A basic feature of the Warren Court's activism was an expansive reading of the 14th Amendment to the Constitution, which applied federal guarantees of equal protection of the law and due process to the states. The substance and scope of these guarantees was, however, uncertain. Goldberg and the other liberal Justices were often criticized for reading their own opinions as to what was fair or right into the meaning of these vague provisions. Yet they often did so in order to protect the rights of the dispossessed and unfortunate, and, as in the case of African Americans, those of persecuted minorities in general. At the same time, the liberals took controversial positions in decisions because they believed that in shielding the rights of the poor and weak, they were defending the individual rights of all Americans.
Perhaps no case illustrates Goldberg's and the Warren Court's judicial activism better than Escobedo v. Illinois (1964). In 1963 the Court decided that through the due process clause of the 14th Amendment the Sixth Amendment's guarantee of the right to counsel applied in all cases involving poor defendants in state courts. But this decision did not state how early in the criminal justice process the right to counsel existed. Did the right extend beyond the trial to the point of arrest, accusation, and interrogation? This question raised the issue of whether the right to counsel could be combined with the Fifth Amendment's guarantee against self incrimination. In the Escobedo case the police questioned the defendant, Danny Escobedo, in connection with the murder of his brother-in-law. Escobedo had not been indicted, and during this interrogation he repeatedly asked to talk with his lawyer, who at one point he saw in a nearby room. Yet the police rejected each request; eventually, he made an incriminating statement that the state used to convict him during the trial. On appeal, Escobedo claimed that the prejudicial statement should not have been allowed because he was denied the assistance of counsel. In the Supreme Court the State of Illinois argued that the state should not be required to provide counsel until the preliminary stages of the trial. Justice Goldberg, writing for the Court, rejected this contention, stressing that it would make the trial essentially an appeal from an unrestrained interrogation, rendering the protection of the Fifth and Sixth amendments "a very hollow thing."
Escobedo opened the way to other far-reaching and controversial decisions which enlarged the rights of those investigated for suspicion of or charged with crimes. To those cases, however, Justice Goldberg would not contribute.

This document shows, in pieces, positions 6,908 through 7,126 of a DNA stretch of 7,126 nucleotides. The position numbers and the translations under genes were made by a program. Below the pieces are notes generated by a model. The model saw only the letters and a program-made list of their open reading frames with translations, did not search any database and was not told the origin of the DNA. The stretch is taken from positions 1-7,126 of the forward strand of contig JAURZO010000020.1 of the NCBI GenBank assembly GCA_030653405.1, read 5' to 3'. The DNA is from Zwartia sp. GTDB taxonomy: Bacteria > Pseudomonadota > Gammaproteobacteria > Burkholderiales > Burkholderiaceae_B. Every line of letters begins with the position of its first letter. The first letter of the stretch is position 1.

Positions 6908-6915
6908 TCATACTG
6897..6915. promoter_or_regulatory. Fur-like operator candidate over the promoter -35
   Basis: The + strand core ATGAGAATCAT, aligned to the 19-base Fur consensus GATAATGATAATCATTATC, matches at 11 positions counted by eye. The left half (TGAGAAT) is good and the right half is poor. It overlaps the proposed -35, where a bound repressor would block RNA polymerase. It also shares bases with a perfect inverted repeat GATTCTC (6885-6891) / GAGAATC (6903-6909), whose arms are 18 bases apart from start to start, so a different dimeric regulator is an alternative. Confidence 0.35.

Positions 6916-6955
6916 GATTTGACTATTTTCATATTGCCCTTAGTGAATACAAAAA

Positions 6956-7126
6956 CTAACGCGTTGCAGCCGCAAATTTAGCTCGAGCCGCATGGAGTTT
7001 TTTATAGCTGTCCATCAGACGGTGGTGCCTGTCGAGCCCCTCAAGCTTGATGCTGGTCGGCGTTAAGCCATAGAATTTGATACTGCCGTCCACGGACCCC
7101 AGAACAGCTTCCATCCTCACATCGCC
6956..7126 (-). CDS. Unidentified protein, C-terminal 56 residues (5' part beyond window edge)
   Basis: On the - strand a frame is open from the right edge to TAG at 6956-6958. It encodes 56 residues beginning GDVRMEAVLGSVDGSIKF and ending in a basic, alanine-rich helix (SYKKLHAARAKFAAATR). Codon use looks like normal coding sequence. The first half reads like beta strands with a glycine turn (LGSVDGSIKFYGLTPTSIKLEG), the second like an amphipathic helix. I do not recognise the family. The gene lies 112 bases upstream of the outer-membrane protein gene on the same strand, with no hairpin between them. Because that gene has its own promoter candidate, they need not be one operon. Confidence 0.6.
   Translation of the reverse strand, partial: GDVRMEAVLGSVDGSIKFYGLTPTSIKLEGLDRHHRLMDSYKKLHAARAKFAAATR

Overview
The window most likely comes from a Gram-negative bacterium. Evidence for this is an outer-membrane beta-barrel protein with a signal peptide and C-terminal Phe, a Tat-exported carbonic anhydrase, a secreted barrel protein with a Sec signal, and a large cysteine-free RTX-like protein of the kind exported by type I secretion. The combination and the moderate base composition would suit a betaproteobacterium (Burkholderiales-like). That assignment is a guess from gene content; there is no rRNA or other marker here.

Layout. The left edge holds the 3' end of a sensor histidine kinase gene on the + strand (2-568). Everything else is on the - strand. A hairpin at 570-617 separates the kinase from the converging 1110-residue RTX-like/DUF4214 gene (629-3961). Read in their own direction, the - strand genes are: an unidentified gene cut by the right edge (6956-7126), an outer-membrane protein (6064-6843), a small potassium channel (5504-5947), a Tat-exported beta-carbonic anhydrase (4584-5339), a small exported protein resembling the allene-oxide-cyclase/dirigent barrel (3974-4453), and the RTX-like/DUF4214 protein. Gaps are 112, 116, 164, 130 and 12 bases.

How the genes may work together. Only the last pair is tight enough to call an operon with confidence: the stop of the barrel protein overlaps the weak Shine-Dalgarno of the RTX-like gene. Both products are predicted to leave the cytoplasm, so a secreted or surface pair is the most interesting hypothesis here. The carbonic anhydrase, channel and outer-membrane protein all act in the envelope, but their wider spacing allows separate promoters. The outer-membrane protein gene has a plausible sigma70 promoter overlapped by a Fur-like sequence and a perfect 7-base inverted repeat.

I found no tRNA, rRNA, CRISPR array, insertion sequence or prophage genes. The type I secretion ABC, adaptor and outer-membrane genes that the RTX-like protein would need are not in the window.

In 1965 Goldberg resigned from the Court to become the U.S. ambassador to the United Nations. President Lyndon B. Johnson, embroiled in an increasingly complex and tragic war in Vietnam, had asked Goldberg to accept the U.N. post, hoping that he might through his effective negotiating skills help achieve a just peace. Goldberg left the Court with reluctance. "I shall not, Mr. President, conceal the pain with which I leave the Court after three years of service," he wrote. "It has been the richest and most satisfying period of my career." Nevertheless, Goldberg, as he had throughout a lifetime of public service, approached the new responsibilities with resolution and enthusiasm. But although he achieved several significant accomplishments, particularly during the Arab-Israeli War of June 1967, the central goal of peace in Vietnam eluded him. Early in the summer of 1968 the former labor lawyer, U.S. secretary of labor, and Justice of the Supreme Court resigned the ambassadorship and returned to legal practice as a partner in a well-known New York law firm. In 1970 he was an unsuccessful candidate for governor of New York. After that, though no longer in public office, Goldberg maintained involvement in public affairs. He held faculty positions at Columbia, American University, Hastings College of Law, and the University of Alabama School of Law and remained an influential expert on labor law. Goldberg died on January 20, 1990.
There is a good survey of Arthur J. Goldberg's career, particularly as a Supreme Court Justice, in Leon Friedman and Fred L. Israel, editors, volume IV, The Justices of the United States Supreme Court, 1789-1969: Their Lives and Major Opinions (1969). His major opinions and speeches are collected in D. P. Moynihan, editor, Defenses of Freedom (1956). His book AFL-CIO: Labor United (1956) and essay "Law and the United Nations," 52 American Bar Association Journal 813 (1966) provide valuable insights into the man, his ideas, and his times. Good studies including a discussion of the Warren Court and Goldberg's contribution as an activist Justice are Henry Julian Abraham, Freedom and the Court: Civil Rights and Liberties in the United States (1967) and John Paul Frank, The Warren Court (1964).